The situation was even more dire for Stadiums Limited, a publicly traded boxing corporation responsible to thousands of shareholders and employees. The company’s Board of Directors watched on in horror as its revenues plummeted from 1916 onward. Attendances fell by 75 per cent, as bouts that once drew £200 now brought just £30. The 1917/18 financial year culminated in a disastrous loss of £8,035 (roughly $780,000 today). Because of this, administrators were compelled to close operations in Sydney and Brisbane and terminate all staff.
But the losses involved were not just financial. Just as it does today, sport in early twentieth-century Australia enhanced mental well-being by developing social relationships. Participants and spectators involved in organised sports had a sense of belonging to a broader community, with a special place or role within that community. As a result, for many, the absence of sport, particularly at the local level, gave rise to feelings of isolation, loneliness and depression.
The words of Australasian cricket correspondent Tom Horan, writing in 1916, speak to this sense of void:
Where now is the throng of eager and excited lookers-on, the tumult and the joy, when the light of victory was in your eyes, as the captain roused the thousands by his stirring speech in front of the pavilion at the close of play? … Those stirring days of club cricket will probably never come again.
For Horan, this was unfortunately true. His health had been in decline and he would succumb to oedema only a few months after penning these words.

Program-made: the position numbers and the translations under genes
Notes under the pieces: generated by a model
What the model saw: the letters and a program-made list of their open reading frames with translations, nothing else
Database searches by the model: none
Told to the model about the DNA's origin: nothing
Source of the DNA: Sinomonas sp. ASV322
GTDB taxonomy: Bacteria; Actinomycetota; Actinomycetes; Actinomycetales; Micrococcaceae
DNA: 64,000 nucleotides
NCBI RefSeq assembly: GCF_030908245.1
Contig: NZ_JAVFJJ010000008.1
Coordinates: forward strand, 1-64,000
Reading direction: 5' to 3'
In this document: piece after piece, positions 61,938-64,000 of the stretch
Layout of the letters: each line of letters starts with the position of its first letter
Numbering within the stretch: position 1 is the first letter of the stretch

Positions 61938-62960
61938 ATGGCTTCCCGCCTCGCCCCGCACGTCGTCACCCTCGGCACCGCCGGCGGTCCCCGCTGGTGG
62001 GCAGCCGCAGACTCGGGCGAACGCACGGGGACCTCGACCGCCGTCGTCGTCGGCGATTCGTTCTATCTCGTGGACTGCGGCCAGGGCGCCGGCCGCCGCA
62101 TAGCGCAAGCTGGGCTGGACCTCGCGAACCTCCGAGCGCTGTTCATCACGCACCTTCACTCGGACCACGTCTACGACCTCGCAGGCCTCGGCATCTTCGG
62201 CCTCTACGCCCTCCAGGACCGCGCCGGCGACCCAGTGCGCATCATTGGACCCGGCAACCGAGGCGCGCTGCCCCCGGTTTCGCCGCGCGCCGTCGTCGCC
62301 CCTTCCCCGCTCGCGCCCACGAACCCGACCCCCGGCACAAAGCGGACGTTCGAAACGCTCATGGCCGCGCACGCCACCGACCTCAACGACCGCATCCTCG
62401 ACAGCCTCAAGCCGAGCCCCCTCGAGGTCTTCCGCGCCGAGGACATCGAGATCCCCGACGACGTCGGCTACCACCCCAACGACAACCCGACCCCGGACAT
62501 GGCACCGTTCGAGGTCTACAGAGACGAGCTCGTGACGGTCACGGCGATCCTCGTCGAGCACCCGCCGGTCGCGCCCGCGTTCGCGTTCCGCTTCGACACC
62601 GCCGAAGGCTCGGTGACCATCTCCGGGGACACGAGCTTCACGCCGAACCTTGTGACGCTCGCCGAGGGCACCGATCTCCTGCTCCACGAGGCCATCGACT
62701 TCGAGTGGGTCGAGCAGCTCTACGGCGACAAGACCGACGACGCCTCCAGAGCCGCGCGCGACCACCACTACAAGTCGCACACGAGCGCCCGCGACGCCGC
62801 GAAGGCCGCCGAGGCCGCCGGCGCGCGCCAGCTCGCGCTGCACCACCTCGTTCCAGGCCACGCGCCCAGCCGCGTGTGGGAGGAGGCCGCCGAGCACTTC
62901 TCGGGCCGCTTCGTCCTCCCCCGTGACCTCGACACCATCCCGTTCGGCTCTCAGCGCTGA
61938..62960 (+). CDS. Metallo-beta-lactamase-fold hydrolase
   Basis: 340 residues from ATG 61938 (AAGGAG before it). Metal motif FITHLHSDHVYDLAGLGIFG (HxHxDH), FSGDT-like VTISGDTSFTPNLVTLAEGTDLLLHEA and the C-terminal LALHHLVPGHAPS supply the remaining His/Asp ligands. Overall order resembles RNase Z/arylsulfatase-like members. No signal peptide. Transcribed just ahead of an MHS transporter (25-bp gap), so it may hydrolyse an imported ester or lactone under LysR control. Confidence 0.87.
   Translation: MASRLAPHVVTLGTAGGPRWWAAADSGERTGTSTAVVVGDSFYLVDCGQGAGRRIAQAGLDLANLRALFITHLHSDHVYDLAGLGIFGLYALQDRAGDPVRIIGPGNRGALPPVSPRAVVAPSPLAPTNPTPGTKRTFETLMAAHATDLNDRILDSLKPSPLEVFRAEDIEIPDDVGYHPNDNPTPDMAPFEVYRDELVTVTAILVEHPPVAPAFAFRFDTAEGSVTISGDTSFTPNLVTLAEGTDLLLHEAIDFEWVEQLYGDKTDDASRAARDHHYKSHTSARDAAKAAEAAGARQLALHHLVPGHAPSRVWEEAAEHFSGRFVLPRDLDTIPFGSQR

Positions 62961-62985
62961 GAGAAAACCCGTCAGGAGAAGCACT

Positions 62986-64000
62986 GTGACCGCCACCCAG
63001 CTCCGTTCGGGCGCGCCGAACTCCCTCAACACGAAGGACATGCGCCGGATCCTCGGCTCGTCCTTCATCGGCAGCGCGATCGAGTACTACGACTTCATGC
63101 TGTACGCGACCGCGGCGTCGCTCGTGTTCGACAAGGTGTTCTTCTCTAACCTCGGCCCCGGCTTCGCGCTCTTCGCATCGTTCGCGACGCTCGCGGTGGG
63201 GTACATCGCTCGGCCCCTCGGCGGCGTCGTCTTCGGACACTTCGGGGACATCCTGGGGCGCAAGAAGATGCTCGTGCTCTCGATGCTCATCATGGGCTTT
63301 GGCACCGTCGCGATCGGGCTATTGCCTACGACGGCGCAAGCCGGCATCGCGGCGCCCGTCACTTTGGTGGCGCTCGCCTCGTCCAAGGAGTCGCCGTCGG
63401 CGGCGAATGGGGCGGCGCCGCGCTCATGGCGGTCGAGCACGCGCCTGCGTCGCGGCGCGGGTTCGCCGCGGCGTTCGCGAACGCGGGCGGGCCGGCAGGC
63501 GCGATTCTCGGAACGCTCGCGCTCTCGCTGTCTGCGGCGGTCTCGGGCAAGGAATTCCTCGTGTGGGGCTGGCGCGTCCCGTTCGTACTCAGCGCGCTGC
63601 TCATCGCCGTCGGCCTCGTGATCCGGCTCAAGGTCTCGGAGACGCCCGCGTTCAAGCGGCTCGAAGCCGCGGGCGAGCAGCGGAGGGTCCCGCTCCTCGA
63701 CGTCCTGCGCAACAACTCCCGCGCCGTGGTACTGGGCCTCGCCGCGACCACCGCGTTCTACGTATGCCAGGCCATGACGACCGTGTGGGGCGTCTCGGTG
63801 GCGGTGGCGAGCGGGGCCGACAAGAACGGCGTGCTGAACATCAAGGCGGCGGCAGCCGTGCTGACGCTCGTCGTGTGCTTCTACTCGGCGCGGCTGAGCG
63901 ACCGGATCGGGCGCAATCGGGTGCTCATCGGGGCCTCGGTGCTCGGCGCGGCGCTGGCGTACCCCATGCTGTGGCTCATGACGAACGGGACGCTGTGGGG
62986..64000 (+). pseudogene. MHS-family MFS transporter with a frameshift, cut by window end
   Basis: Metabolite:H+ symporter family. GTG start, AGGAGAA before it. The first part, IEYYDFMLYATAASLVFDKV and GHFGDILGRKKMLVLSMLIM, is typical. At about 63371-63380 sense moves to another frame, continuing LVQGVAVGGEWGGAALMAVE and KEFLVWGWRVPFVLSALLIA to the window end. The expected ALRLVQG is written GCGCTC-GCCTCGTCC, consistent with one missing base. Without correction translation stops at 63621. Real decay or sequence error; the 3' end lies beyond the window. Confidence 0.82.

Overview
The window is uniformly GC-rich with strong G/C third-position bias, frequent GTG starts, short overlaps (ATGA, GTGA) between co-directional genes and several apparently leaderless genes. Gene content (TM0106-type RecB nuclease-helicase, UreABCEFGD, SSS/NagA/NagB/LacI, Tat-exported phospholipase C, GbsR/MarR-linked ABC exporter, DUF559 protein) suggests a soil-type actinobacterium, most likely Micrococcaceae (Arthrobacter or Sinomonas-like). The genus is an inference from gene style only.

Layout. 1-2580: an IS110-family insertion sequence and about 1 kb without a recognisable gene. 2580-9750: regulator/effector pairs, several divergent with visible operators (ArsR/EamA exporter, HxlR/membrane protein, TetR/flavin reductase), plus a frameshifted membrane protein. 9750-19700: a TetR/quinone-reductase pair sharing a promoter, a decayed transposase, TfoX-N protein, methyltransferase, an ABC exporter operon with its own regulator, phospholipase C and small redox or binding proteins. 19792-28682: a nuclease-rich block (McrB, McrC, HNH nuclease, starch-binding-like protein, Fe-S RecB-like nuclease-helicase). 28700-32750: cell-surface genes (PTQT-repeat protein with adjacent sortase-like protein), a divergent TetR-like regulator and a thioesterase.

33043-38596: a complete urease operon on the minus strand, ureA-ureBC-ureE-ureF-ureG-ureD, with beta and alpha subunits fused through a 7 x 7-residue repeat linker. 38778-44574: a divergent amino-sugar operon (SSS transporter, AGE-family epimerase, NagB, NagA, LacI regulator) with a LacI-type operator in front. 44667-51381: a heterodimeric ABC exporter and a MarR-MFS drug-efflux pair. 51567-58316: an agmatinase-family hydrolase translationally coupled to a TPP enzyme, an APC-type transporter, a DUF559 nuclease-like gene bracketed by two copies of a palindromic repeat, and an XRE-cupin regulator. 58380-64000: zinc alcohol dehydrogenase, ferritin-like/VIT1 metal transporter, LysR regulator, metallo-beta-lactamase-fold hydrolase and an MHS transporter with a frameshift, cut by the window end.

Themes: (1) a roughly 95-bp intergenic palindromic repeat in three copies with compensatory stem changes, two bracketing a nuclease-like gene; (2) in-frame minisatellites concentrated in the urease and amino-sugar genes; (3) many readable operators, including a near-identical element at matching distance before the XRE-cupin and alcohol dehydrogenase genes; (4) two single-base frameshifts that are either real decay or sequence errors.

For Horan and countless others like him, the call for a total public commitment to the national war cause had meant being deprived of the place in the world that they had found in sport. Horan’s wistful nostalgia also reflected the changes brought not just by the departure of the community’s young men, but by social disharmony at home.
The past offers no blueprint for the future. But it might provide direction to help navigate the perils that previous generations have encountered when confronted with seismic disruptions to their everyday life. It can also bring a sense of comfort to know that others too have shared similar experiences. Indeed, the recent reflections of ABC sports commentator Richard Hinds over the gloomy state of local sport in Australia share a melancholic kinship with Tom Horan’s yearnings for happier days 104 years earlier. Many in wartime Australia would surely agree with Hinds’ observation, that ultimately, “It is the simple absence of the gathering of weekend tribes that will be felt most.”
Dr Xavier Fowler completed his PhD at the University of Melbourne in 2018, on the history of social conflict in Australian sport during World War One. He has published several articles based on his research, including, most recently, ‘“Bitter Enemies of the Sporting Fraternity”: The War Precautions Act and Restriction of Horse-Racing in Australia during World War One’, International Journal of the History of Sport 36:12 (2019). Xavier currently teaches twentieth-century history at Deakin University.